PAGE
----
The copyright infringement lawsuits over Richard Prince’s New Portraits works were set to begin on Monday. Yesterday, though, the judge accepted mediated settlements between the parties, and the cases are over.
According to the settlements, Prince will pay Donald Graham and Eric McNatt each “damages” equal to “five times the sale price” of the New Portrait that included their photographs. For Graham, that is Portrait of Rastajay92, which sold to Larry Gagosian for $38,000. For McNatt, that is Portrait of Kim Gordon, which sold at Blum & Poe Tokyo for $90,000. Prince, Blum & Poe, and Gagosian and his gallery are all also enjoined from “reproducing, modifying, preparing
derivative works from, displaying publicly, selling, offering to sell, or otherwise distributing” either phototographers’ original images, the New Portraits incorporating them, the respective exhibition catalogues and, in Graham’s case, the West Side Highway billboard showing a wonky iPhone installation shot of Prince’s New Portraits exhibition at Gagosian. Both settlements also include “all costs incurred.”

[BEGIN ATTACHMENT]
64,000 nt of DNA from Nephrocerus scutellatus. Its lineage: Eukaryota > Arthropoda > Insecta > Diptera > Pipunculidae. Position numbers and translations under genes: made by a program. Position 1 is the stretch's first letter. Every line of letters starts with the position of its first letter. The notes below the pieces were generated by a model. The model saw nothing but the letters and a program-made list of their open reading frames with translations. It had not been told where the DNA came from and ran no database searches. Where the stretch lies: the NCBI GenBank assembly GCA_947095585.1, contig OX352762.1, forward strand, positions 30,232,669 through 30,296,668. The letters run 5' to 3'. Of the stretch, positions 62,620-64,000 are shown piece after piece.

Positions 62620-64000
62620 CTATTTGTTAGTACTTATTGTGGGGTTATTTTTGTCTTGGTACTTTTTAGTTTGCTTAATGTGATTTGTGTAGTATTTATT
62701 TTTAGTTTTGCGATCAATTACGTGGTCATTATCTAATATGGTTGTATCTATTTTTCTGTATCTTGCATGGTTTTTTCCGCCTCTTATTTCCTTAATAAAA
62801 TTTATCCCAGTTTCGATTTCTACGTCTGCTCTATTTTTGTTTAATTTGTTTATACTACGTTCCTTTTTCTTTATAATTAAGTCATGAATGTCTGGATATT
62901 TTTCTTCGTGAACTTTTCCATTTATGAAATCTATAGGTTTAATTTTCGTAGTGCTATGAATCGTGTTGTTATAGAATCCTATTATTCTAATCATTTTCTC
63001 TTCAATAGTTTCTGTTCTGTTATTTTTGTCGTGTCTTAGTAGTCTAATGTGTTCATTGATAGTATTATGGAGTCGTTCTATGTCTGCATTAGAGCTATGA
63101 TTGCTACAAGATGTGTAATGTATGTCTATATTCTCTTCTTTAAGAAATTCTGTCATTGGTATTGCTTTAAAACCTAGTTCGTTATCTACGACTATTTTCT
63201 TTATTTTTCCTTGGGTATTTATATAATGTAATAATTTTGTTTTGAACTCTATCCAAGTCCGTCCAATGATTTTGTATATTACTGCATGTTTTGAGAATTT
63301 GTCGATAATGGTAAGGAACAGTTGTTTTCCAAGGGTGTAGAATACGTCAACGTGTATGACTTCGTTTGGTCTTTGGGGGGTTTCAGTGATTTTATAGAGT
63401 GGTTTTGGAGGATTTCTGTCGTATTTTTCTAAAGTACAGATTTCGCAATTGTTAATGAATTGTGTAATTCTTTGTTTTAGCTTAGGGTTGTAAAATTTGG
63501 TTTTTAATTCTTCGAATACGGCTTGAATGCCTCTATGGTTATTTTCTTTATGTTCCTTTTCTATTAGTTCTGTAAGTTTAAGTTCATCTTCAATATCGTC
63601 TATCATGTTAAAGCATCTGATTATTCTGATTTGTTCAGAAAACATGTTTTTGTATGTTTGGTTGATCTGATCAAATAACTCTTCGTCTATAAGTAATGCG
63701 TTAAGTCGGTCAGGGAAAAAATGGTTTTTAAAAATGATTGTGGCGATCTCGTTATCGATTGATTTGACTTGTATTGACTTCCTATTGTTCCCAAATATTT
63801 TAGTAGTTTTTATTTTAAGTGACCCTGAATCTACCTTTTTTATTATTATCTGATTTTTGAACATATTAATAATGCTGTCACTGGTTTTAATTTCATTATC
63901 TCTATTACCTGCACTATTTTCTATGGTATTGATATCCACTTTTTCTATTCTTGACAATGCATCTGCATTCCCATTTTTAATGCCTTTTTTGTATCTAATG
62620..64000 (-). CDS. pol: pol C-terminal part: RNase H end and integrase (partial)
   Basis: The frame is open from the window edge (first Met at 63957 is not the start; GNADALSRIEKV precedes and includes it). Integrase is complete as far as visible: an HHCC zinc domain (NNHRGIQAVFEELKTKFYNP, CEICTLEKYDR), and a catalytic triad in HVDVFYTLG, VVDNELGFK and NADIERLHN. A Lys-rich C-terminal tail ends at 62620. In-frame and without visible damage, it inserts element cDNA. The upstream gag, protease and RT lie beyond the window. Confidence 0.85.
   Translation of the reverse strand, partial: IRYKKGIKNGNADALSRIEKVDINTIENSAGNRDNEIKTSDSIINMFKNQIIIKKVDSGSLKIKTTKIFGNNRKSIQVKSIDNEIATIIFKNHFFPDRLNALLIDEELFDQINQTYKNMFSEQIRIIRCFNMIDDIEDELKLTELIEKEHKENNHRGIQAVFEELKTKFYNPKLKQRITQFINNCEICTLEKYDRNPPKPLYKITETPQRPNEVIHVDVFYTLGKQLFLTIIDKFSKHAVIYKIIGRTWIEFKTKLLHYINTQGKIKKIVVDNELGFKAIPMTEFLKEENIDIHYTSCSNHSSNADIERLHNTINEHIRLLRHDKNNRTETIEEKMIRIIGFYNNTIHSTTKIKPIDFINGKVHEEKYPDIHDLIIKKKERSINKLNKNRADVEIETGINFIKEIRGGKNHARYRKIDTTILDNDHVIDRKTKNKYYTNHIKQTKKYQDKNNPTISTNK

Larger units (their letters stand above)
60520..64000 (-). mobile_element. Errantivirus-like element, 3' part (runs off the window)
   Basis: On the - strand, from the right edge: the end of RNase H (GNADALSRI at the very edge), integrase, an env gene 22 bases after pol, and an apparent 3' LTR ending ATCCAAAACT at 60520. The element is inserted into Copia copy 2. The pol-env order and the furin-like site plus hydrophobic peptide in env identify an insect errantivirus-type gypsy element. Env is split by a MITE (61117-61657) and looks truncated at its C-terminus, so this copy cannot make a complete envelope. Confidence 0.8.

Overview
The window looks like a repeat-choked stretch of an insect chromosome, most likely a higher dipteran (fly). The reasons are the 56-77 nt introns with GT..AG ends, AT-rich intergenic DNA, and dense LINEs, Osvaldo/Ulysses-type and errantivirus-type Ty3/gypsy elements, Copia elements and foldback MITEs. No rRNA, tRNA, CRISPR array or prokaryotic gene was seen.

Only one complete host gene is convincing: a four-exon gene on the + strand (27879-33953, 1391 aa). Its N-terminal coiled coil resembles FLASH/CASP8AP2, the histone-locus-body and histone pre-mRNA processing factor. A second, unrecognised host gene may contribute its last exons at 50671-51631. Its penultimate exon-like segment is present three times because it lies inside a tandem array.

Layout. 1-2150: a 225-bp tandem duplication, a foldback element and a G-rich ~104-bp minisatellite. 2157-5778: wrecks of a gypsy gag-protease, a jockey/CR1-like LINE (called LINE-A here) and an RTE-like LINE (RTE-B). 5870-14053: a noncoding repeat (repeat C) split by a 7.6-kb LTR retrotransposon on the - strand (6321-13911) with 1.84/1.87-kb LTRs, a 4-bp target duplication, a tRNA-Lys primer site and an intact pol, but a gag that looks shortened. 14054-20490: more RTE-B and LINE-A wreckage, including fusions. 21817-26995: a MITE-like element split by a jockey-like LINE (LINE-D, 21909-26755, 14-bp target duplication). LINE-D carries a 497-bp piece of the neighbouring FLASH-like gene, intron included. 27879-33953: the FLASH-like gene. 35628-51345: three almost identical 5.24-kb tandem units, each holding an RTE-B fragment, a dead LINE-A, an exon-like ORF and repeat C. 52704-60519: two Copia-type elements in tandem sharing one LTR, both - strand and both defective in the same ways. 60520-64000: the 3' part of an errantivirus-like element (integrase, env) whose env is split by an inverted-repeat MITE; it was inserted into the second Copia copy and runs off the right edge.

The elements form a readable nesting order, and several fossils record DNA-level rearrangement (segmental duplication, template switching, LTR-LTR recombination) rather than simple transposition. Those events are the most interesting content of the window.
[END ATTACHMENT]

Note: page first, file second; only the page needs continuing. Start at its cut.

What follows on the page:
The settlement was reported in The Art Newspaper and Courthouse News as Prince being found “guilty” of infringing the photographers’ copyrights. And it is absolutely the case that the settlements include judgment “entered in favor of the plaintiff[s] and against the defendants for the claims asserted against them” in the complaints, which is copyright infringement.
Yet Marion Maneker, the hardest-working man in the art lawsuit business, quotes folks from Prince’s legal team saying that, “Mr Prince made no admission of willful copyright infringement,” and “did not pay legal fees for either party’s lawyers.” Which sounded like a contradiction, and both these claims can’t be true, until I was writing this post.
“This settlement allows Richard and all of the artists to move forward with their practices,” they told Maneker. Which, ironically, echoes something Prince expressed in his 2018 deposition for the cases: a desire to move on and not think about the New Portraits series again. And even though it was reflective of and inextricable from many, many facets of his practice over the years, he did not add.
Update: the NYT account seems to be clearer about the parties’ interpretations of the settlement.